TQS Integration uses QuestDB in industrial telemetry solutions for clients in the Life Science, Pharmaceutical, Energy, and Renewables industries. TQS Integration uses QuestDB when they require a time series database that’s simple and efficient for data collection, contextualization, visualization, analytics, and managed services for the world’s leading companies.
Massively reduced database deployment and maintenance costs
Integrations with developer tools to easily insert and query data
Simple to develop cloud-native solutions
Reliably ingest hundreds of thousands of events per second
Easy to deploy and low-effort to maintain
High-performance to monitor tens of thousands of metrics
TQS Integration builds reference architecture for software applications dealing with industrial telemetry that produce and process hundreds of thousands of events per second. QuestDB is used when they require a time series database for data visualization, real-time analytics, anomaly detection, and predictive maintenance.
In this case study, Senior Data Scientist, Holger Amort, describes how and why QuestDB is relied upon within high-performance reference architecture built at TQS Integration.
At TQS Integration, we specialize in software solutions for industrial processes in in Life Science, Pharmaceutical, Energy and Renewables industries. We’re dealing with vast amounts of industrial telemetry data via sensor and controller instrumentation, manufacturing execution systems, automation, ERP integration, and biopharmaceutical manufacturers. Our solutions enable manufacturers to leverage their process data through advanced software architecture and analytics.
Typically, we’re taking manufacturing data and combining it with other data sets of an organization to contextualize information. Having an overview of process and business information allows our users to make smarter decisions about their manufacturing processes, gain insights on predictive maintenance, anomaly detection, and much more.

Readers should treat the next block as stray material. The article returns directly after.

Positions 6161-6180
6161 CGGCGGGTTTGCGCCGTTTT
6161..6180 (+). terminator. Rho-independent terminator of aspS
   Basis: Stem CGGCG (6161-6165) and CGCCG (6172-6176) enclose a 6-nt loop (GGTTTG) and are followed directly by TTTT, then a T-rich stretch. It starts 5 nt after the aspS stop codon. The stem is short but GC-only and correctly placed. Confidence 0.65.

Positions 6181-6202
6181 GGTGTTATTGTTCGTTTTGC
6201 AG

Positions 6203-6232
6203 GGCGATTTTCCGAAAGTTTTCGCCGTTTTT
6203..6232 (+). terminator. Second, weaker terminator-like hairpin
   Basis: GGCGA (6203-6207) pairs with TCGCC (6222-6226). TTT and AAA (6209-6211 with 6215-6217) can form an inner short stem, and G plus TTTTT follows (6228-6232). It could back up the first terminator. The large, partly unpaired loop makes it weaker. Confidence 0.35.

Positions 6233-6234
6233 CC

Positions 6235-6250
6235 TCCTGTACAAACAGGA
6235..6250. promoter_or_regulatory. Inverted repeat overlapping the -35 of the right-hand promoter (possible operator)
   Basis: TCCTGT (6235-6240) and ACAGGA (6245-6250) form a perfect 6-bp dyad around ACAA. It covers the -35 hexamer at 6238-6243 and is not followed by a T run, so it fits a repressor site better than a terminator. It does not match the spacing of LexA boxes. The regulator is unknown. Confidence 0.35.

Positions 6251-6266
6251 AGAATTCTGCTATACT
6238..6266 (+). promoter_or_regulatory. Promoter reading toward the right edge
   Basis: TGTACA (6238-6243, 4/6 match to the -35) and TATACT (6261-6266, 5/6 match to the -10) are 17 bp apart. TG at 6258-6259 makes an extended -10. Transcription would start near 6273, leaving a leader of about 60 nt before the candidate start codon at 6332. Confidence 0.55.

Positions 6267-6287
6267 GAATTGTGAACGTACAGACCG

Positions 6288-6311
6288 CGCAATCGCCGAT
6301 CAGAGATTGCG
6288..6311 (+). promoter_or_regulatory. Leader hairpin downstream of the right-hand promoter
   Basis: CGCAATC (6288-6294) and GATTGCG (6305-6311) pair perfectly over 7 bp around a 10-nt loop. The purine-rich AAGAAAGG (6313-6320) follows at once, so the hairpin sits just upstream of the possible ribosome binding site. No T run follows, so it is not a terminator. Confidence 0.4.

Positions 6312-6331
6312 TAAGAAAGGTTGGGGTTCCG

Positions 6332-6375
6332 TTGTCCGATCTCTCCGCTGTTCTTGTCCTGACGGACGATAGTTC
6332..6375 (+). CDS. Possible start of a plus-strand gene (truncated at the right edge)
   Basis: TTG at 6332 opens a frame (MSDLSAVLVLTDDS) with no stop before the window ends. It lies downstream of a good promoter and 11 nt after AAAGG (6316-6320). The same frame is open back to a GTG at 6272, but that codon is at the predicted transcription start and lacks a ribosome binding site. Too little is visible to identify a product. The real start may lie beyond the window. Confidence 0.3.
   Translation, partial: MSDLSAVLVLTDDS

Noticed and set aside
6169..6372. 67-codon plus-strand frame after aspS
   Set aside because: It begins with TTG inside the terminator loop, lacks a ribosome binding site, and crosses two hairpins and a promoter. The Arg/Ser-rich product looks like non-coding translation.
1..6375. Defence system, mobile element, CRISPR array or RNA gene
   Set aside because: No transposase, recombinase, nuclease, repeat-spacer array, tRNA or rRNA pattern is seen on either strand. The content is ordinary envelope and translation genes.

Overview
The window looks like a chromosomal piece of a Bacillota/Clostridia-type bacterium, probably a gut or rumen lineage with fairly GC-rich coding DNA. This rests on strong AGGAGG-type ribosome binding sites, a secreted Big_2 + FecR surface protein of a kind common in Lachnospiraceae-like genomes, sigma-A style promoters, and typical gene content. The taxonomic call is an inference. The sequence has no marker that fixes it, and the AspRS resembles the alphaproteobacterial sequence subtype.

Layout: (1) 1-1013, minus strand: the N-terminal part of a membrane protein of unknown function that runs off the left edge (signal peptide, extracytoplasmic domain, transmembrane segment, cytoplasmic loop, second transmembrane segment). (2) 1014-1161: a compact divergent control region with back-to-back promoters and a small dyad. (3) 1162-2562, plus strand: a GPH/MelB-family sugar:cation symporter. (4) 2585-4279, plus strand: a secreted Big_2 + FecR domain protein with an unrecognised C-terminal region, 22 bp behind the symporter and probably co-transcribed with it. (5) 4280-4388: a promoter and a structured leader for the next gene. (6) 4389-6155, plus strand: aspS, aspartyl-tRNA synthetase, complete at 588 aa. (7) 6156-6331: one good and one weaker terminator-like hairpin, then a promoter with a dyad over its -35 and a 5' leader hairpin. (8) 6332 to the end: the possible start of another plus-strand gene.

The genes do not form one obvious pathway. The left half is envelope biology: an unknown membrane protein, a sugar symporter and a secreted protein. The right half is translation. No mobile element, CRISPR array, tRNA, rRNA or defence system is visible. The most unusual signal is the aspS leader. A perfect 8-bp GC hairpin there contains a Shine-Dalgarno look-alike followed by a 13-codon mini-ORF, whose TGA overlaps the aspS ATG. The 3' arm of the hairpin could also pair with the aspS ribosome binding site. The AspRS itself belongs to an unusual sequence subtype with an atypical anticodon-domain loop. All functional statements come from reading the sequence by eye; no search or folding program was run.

The pharmaceutical and biotech industries are driven by regulation which means that manufacturing processes must be tightly controlled. Ensuring that procedures are followed correctly is mainly accomplished through telemetry from the manufacturing floor itself.
The types of metrics that manufacturers might be interested in is a range of variables such as temperature, pH, stirring rate of agitators, and many other metrics emitted when controlling manufacturing execution systems. Some manufacturing plants will produce and track between 50,000 and 70,000 process variables.
We’re typically sending approximately 100,000 to 150,000 events per second into QuestDB instances. The purpose of QuestDB in the reference architecture we build for our clients is for hot data, which we typically retain for 30 days. We then downsample this data for lower resolution cold storage in case we need a historical overview of the last 12 months’ sensor data, for instance.
When we are moving hot data over to cold storage, we employ compression algorithms to reduce the footprint of the data. As data becomes less critical to act upon, performance is less of a concern, and we can use the downsampled data for aggregate reports, trend analyses and longer-term predictions.
We’re collecting sensor and telemetry data from all available sources in our client’s facilities. This produces different types of time series data; for example, there are slow-moving batch processes, fast-moving purification steps, and high-speed filling lines in a biotechnology facility. Capturing events at different time scales and analyzing them requires a flexible and robust data strategy for acquisition, storage, and analysis.
It’s critical for our clients to have reliable systems based on the value of their raw materials used in production settings. If equipment fails, hundreds of millions of dollars worth of product could be destroyed. These are the areas where we see the value of predictive maintenance and anomaly detection to keep such processes operating reliably.
We have requirements for real-time monitoring of the state of the industrial plants and post-processing for ML models. We’re using QuestDB to analyze historical processes to control and maintain future operations. Anomaly detection is an exciting application that our clients are exploring for future scenarios as we can employ real-time alerts based on predictive modeling of time series data.
Because of the high-throughput functionality, we’re ingesting sensor data using InfluxDB line protocol to insert data. When querying the database, we’re using PostgreSQL wire over Python to run analytics in SQL and generate some basic visualizations.
For dashboards, we make use of Grafana quite often, which is an easy way to have an operational overview of the state of a system at any given time. An additional bonus of using open source software like QuestDB is that it allows us to easily test ML and multivariate analysis (MVA) libraries and take advantage of the very rich open-source ecosystem.
For instance, MVA allows us to detect similarity to describe how well a new signal matches our expectations given a template. We mark equipment failures (or events that led up to them) and use these to detect normal operating conditions and questionable events, highlighted in the screenshot below:
“TQS Integration uses QuestDB in data architecture solutions for clients in the Life Science, Pharmaceutical, Energy, and Renewables industries. We use QuestDB when we require a time series database that’s simple and efficient for data collection, contextualization, visualization, and analytics.”
Holger Amort, Senior Data Scientist at TQS Integration